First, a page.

My Room 101 – Shop Greeters

I’m going rather off my usual topics here and having a little rant about something in modern life I think should be consigned to Room 101*. Today’s subject will be: shop greeters.

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I’ve just come in for a banana, not a full tour of everything you sell.

In the UK this is a phenomenon that’s appeared in the last 5 years or so, and has spread quite widely across many shop chains around the country. If you go into a shop these days, you’ll be often confronted with a young (they are nearly always the younger members of staff, rarely the older ones) shop assistant standing right in front you and greeting you with a cheery ‘good morning’. If you don’t move quickly enough, they may follow up with a ‘can I help you find what you’re looking for?’. I soon got wise to that and now side-step like a top rugby winger before they can latch on to me.

So why do I dislike these greeters? I’ve got nothing against the individuals doing the job they have to do. However when I go into a shop I like to be left alone, unless I decide I need some assistance, and then I’ll ask someone. But I rarely need any assistance, as I either know what I’m going to buy, or am just having a look around has have no intention of buying anything. Also, my experience of asking for help is usually fruitless as the assistant often hasn’t a clue what I’m asking for or where it is in the shop.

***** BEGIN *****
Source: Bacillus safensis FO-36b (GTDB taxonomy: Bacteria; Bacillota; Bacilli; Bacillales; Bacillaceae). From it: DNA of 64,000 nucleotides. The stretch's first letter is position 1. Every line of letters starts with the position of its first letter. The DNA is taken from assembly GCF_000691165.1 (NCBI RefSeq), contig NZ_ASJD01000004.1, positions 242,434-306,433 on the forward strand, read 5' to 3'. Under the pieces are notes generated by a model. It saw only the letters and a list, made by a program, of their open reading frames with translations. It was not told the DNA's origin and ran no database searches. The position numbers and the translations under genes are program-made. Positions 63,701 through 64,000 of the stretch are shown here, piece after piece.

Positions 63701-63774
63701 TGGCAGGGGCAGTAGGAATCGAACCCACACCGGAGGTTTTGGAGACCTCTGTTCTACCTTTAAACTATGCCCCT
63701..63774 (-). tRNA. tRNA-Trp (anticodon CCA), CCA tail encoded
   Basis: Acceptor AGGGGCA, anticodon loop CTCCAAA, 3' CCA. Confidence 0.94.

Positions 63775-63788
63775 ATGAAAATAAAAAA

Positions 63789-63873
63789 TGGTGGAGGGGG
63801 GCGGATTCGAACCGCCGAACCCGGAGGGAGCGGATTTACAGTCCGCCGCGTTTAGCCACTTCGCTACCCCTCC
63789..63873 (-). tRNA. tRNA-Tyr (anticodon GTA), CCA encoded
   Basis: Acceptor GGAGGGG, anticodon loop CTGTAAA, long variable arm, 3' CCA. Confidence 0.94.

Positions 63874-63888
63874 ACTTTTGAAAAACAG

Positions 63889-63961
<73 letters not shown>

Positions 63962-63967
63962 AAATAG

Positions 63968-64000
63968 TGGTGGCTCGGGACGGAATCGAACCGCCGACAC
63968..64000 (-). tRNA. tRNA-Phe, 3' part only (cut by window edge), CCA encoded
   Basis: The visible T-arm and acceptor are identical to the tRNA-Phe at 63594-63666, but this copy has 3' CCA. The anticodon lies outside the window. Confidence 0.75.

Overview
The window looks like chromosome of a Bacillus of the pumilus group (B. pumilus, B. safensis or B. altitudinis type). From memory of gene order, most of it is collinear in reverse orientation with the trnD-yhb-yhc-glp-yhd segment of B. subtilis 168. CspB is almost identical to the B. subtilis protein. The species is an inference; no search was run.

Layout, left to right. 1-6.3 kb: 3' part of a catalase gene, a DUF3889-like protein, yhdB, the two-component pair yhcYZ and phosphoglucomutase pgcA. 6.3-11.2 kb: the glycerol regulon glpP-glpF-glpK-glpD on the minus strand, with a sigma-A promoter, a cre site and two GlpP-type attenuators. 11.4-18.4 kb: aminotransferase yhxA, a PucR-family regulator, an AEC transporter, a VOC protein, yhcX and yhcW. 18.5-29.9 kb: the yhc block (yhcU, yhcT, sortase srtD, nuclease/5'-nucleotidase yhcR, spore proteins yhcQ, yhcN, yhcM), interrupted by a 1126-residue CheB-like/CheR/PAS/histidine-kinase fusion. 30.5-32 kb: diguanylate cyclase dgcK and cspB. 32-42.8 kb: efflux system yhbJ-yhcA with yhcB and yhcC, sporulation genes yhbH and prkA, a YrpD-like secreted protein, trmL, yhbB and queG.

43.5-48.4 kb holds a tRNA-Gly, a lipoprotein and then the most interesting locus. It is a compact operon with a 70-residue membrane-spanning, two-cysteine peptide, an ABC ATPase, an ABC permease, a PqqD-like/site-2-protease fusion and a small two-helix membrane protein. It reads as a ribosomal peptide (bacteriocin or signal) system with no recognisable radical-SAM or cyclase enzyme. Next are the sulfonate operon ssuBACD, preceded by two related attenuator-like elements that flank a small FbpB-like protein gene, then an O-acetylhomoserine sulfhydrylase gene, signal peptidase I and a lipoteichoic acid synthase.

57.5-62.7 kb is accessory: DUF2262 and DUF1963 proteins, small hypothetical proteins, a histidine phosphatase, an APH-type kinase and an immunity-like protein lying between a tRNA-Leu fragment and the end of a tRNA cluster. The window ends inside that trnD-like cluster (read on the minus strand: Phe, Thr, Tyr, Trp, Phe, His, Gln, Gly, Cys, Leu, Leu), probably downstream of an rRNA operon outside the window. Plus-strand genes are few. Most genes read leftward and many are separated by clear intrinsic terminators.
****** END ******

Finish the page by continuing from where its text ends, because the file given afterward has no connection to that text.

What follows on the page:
One of my early experiences involved the greeter asking me what I was looking for as soon as I got through the door, not giving me any time to think or browse around. She whisked me off to the area selling what I was after and pretty much jammed it in my hand and escorted me – so very helpfully – to the checkout. I wouldn’t have minded so much, but I was going to buy several other items, but I didn’t want to turn around at the checkout and go back into the shop to find the other things. So thanks to the overly helpful greeter the shop actually sold less than they would have done if I was left in peace to select what I wanted.

Another thing I dislike about it is the false sincerity of it all. In Britain, while we respect politeness and good manners, we also like people to be natural and honest. I know these greeters couldn’t care less about the customers walking through the door, and certainly really don’t want to waste their time helping them. They are probably on the minimum wage just waiting from 5:30pm to come along so they can go home. To me it just feels very American, and something we should not adopt in this country. Surely it would be more satisfying for a member of staff to genuinely help a customer who asks for help, rather than just gormlessly grinning a cheerful hello to everyone that came through the door?

Thankfully, independent shops seem to steer clear of using greeters, mainly because they often don’t have the spare staff to do such thing and are probably aware of how irritating it is. It’s shame there are so few independent shops left these days with high streets all looking identical and anonymous now.

So this is a call to the major chain stores in the UK: please can you put a stop to these greeters, and let them go back to roaming around the shop floor, discretely keeping an eye out for customers who really do look like they want to ask for help?

*For those who aren’t familiar, Room 101 is a BBC TV programme where guests choose things they really dislike and would like to be consigned to Room 101. Room 101 originally came from the George Orwell’s novel 1984, where it was a torture chamber.

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Building my Profile

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When I decided to write this blog I was hoping to have some handy how-to style pages giving words of wisdom on many diverse topics. However, when it comes to building my on-line dating profile, this is really a I-haven’t-got-a-clue-how-to guide.